Stigmasterol [mg]7
Campesterol [mg]29
Beta-sitosterol [mg]109
Tryptophan [g]0.18
Threonine [g]0.69
Isoleucine [g]0.82
Leucine [g]1.32
Lysine [g]0.95
Methionine [g]0.5
Cystine [g]0.3
Phenylalanine [g]0.76
Tyrosine [g]0.73
Valine [g]1.1
Arginine [g]1.95
Histidine [g]0.47
Alanine [g]0.84
Aspartic acid [g]2.37
Glutamic acid [g]4.3
Glycine [g]0.95
Proline [g]2.75
Serine [g]0.95
Sources include : USDA [3]

Poppy Seeds Nutrition Facts

Poppy seeds have a high amount of polyunsaturated fat but are low in cholesterol and sodium. They are a good source of fiber, calcium, iron, magnesium, phosphorus, and potassium. The seeds are packed with vitamins like vitamin C, thiamin, riboflavin, and iron.  Poppy seeds also contain certain alkaloids that can have strong effects on the body in large doses. Morphine (and thus heroin) is derived from the seeds of this plant, so poppy fields around the world are controversial hotspots for conflict. [4]

Health Benefits of Poppy Seeds

Let’s take a closer look at the powerful health benefits of poppy seeds.

Analgesic Effect

The most widely studied and utilized aspect of poppy seeds is the analgesic qualities that it provides. Morphine is one of its primary active components, and as you probably know, this is a powerful pain reliever – one of the strongest used in hospitals. If you consume its seeds, you can soothe small aches and pains, relieving headaches, and even speed up healing. The rich combination of nutrients found in poppy seeds, including zinc, can help increase the metabolism to accelerate the recovery process. [5]

Skin Care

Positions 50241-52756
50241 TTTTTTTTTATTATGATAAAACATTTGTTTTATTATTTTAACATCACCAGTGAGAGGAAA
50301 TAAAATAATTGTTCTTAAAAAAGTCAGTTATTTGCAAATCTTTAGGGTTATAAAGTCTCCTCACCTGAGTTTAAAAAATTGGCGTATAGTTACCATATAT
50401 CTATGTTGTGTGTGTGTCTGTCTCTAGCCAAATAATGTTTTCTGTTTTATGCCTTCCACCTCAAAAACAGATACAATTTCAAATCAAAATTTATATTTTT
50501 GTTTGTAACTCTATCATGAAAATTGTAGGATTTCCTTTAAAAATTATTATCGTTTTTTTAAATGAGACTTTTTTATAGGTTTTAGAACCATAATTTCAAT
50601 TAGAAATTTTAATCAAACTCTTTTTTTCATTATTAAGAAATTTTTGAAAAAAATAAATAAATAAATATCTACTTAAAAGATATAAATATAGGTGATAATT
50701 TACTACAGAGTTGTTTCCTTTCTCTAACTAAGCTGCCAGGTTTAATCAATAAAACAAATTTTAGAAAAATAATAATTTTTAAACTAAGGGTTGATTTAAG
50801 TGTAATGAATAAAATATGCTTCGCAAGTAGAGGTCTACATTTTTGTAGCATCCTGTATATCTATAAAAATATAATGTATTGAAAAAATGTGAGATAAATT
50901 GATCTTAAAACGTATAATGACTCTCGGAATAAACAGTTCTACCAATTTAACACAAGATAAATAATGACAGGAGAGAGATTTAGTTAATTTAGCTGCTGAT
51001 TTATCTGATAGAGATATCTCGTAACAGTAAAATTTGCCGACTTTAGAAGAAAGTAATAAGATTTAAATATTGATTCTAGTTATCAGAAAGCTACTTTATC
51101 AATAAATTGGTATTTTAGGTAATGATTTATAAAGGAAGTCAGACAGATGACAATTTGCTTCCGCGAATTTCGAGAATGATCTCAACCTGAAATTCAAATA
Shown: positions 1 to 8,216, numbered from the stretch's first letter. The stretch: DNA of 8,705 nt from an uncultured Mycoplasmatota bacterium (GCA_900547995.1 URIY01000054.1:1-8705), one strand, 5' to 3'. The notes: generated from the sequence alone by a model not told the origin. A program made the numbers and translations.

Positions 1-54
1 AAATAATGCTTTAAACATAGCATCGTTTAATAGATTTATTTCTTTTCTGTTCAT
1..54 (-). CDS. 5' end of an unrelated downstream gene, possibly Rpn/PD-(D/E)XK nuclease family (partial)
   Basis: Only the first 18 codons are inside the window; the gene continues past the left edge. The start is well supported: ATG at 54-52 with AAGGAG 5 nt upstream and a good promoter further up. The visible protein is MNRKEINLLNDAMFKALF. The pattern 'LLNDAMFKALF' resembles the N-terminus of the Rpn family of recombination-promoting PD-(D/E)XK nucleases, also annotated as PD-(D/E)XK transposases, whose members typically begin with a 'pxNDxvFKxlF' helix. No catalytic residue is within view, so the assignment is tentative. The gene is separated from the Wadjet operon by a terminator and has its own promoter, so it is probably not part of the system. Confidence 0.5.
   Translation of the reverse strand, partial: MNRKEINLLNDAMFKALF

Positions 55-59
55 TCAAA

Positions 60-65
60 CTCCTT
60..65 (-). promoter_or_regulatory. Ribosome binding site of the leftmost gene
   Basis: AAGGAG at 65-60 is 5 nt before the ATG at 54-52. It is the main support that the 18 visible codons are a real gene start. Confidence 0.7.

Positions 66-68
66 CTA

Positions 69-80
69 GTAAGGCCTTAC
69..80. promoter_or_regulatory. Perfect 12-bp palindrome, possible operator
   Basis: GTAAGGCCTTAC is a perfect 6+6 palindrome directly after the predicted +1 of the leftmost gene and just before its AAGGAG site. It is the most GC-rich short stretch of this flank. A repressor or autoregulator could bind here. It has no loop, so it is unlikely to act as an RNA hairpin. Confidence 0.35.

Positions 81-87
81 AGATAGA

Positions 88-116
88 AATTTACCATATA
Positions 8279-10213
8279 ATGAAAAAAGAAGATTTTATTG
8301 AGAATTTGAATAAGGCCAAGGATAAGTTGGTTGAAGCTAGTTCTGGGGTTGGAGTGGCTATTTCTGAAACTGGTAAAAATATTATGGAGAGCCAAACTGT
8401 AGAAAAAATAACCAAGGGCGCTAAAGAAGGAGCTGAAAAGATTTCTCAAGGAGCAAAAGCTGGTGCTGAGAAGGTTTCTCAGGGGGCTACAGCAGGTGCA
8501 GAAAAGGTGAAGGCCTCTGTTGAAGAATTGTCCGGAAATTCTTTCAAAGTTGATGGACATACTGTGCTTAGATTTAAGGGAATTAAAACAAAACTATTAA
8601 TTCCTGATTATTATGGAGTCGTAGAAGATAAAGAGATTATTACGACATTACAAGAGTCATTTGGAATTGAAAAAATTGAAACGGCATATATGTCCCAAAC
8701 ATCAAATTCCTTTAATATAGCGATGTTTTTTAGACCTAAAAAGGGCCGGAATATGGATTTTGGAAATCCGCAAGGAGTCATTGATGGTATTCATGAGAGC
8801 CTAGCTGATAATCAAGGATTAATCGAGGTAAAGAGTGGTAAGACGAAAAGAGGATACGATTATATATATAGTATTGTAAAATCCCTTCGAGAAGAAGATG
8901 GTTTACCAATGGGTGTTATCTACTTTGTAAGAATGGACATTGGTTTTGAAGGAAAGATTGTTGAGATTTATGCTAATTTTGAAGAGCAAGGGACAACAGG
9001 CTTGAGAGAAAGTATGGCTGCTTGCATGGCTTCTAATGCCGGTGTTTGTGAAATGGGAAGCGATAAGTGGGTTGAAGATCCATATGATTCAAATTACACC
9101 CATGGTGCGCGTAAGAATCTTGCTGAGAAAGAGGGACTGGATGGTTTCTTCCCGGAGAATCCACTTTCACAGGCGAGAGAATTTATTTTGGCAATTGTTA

The antioxidants and the high amount of linolenic acid in poppy seeds help in maintaining a glowing complexion. A paste made of the seeds with either milk or water helps moisturize the skin, giving it a glow. When a few drops of lemon juice is added to the paste, it can be used to get relief from itchiness, eczema, burns, or any kind of skin inflammation. If you add yogurt to the ground paste, it can be used as a face mask to exfoliate the skin as well as to reduce blemishes. [6]

Hair Growth

Poppy seeds are a great source of unsaturated fatty acids and minerals such as calcium, zinc, and magnesium, all of which contribute to shiny, healthy hair. A paste made from these tiny seeds with water or milk, when mixed with olive oil, can help promote hair growth and get rid of split ends.

Eliminate Dandruff

Dandruff, which can lead to hair loss, can also be treated with a poppy seed paste pack. A natural remedy is to blend the paste with yogurt and a teaspoon of pepper. Apply it directly on the scalp, leave it on for half an hour, and then rinse. Regular use of this pack will help eliminate dandruff and maintain hair health.

Better Sleep

According to a study, opium poppy seeds are effective in inducing sleep and poppy seed tea before bedtime or a drink of poppy paste mixed with milk can help you sleep better. Poppy seeds have a high number of alkaloids which lower the body’s cortisol levels and reduce stress. Exercise caution in the amount of tea you have due to the morphine element in it. It is best to consult your doctor before giving it to children. [7]

Female Fertility

Flushing the fallopian tubes of infertile women with poppy seed oil can increase their chances of conceiving, according to a recent study. When a woman’s fallopian tubes are blocked, it prevents a woman’s fertilized egg from being transported to the uterus. The poppy seed oil is found to have cleared the blockages in the fallopian tubes and provides an alternative to the costlier IVF process. [8]

Boosts the Immune System